Trespass and Restricting Access to Facilities and Events

Published May 14, 2024

Sport organizations have an obligation to control their environments, including practices, competitions, and events. This can mean limiting or denying access to specific individuals because of disciplinary sanctions, inappropriate conduct, as well as concerns for the safety of participants.  

This blog discusses certain aspects of the Trespass Acts to help clarify how sport organizations can legally exercise their rights to control access to their activities and events.

Communicating the Restrictions

As an initial step when looking to limit access to your activities, it is important to clearly communicate with the individuals who are subject to the restrictions. This includes setting out when and where they are unable to attend. Notifying individuals of the restrictions – and clearly recording how you notified them – is critical, especially if you must take further steps to enforce the restrictions.

You may also have to notify your members, clubs, or facilities. There can be complications with this notice, especially if the restrictions arise out of a disciplinary process where confidentiality obligations may limit your ability to communicate certain elements of the restrictions.

Understand your Authority

Once you have communicated a restriction, you will need to enforce these restrictions. Failing to respect restrictions can result in additional consequences for trespassing.

When considering a trespass issue, it is important to know and understand your rights to control your facilities and access to your programming.

To authorize a restriction on access, you must ‘own’ a space (i.e. field or ice rink), typically through a permit or rental or lease agreement. Your rights to control access to a facility may change depending on the facility. If your event or practice is a municipal facility with a common space or a public viewing area, you may not have the authority to restrict who is in the stands. This can include rinks, pools, or even fields with adjoining playgrounds or parks.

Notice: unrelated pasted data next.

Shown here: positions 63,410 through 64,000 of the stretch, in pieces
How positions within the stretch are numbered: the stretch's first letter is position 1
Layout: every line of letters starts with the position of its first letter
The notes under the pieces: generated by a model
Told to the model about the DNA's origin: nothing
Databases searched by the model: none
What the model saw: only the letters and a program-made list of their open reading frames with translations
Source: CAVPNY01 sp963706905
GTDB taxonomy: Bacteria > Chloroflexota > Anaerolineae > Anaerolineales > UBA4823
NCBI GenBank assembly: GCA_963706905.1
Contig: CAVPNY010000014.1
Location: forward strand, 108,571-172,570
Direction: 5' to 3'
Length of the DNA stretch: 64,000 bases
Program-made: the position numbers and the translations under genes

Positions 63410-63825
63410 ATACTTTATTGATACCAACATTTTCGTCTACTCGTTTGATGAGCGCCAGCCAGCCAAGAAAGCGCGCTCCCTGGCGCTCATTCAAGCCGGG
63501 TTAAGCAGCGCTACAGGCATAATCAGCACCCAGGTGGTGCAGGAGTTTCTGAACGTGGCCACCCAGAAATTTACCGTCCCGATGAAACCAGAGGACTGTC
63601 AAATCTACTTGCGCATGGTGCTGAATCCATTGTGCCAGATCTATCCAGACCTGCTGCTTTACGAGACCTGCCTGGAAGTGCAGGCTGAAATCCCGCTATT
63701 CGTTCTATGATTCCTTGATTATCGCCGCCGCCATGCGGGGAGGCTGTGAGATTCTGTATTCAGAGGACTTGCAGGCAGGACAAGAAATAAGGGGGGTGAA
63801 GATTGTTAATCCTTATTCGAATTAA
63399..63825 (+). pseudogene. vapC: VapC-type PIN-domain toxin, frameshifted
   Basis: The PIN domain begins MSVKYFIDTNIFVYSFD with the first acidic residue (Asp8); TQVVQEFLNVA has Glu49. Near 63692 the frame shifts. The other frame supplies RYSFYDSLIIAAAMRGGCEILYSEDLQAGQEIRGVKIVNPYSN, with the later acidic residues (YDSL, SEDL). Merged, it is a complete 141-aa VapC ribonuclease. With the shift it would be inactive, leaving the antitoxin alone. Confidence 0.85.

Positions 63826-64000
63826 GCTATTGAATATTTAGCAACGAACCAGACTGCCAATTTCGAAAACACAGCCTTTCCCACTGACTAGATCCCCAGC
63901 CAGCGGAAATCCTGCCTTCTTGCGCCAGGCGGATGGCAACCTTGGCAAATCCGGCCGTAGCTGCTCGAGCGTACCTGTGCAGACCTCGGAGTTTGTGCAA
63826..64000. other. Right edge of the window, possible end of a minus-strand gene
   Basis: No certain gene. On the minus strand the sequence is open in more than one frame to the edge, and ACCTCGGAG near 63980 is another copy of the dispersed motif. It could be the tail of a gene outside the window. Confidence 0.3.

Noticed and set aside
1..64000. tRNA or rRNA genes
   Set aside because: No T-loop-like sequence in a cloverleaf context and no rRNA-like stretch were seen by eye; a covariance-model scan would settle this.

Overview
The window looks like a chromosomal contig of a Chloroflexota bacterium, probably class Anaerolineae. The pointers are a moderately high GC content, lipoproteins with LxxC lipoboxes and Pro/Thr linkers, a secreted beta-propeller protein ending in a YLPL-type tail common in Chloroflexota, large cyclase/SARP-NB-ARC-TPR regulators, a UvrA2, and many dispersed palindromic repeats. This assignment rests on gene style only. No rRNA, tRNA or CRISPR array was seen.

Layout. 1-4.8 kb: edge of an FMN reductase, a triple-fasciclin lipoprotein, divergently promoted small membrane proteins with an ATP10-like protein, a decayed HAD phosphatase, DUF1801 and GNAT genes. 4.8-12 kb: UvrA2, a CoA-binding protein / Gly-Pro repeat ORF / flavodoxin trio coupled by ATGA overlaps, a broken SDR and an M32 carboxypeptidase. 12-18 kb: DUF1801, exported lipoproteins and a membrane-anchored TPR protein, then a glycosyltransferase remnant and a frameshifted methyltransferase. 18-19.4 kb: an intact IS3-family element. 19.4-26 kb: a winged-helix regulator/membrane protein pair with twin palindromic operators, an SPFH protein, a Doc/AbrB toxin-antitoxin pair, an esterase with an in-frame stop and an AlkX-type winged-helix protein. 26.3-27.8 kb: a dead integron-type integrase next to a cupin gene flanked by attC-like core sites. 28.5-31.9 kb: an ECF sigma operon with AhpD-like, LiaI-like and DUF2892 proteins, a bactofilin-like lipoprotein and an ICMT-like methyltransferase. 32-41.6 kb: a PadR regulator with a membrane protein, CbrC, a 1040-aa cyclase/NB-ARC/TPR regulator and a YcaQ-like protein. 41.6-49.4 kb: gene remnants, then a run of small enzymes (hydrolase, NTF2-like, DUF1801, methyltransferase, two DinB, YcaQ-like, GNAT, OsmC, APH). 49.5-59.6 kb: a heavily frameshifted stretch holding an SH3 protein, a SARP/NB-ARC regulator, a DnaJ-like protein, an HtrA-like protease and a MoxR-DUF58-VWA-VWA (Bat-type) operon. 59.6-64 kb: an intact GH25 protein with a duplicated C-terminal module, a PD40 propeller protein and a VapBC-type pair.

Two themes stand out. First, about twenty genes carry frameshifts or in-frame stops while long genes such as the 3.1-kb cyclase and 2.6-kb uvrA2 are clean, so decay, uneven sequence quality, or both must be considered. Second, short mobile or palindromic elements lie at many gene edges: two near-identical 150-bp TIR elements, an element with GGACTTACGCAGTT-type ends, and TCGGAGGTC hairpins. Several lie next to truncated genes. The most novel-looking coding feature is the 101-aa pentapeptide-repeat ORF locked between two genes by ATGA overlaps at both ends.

You should review and understand your property/facilities lease agreement or applicable facility policies. These documents set out when your organization can access the facility, and any conditions around your use of the facility.

Provincial Trespass Legislation

In extreme cases, you may need to move to restrict an individual’s access under the respective statutory authority. Most provinces have legislation addressing access to property and description of trespass, and the right that an owner or occupier has to enforce a trespass notice.

Generally, this legislation defines a ‘trespasser’ as someone who enters premises that are enclosed land, without the express consent of the occupier or authorized person. A list of the applicable provincial legislation is set out below.

This definition has been expanded by some jurisdictions. For instance, the British Columbia Trespass Act stipulates that someone commits an offense of trespass if they do not leave the premises or continue on the premises after being given direction to leave. Similar wording is outlined in the Ontario Trespass to Property Act, with the addition of ‘does not leave immediately’.

Beyond defining trespassing, the legislation does give you certain rights as the property owner or occupier.

A notice of trespass must be given in writing or verbally. Some acts specifically indicate that this notice must be provided by the owner or any authorized person of the owner. An authorized person is one that is given authority to exercise or perform a duty as the occupier of the land. The type of facility you are using and who owns the building or facility may affect your ability to issue a trespass notice.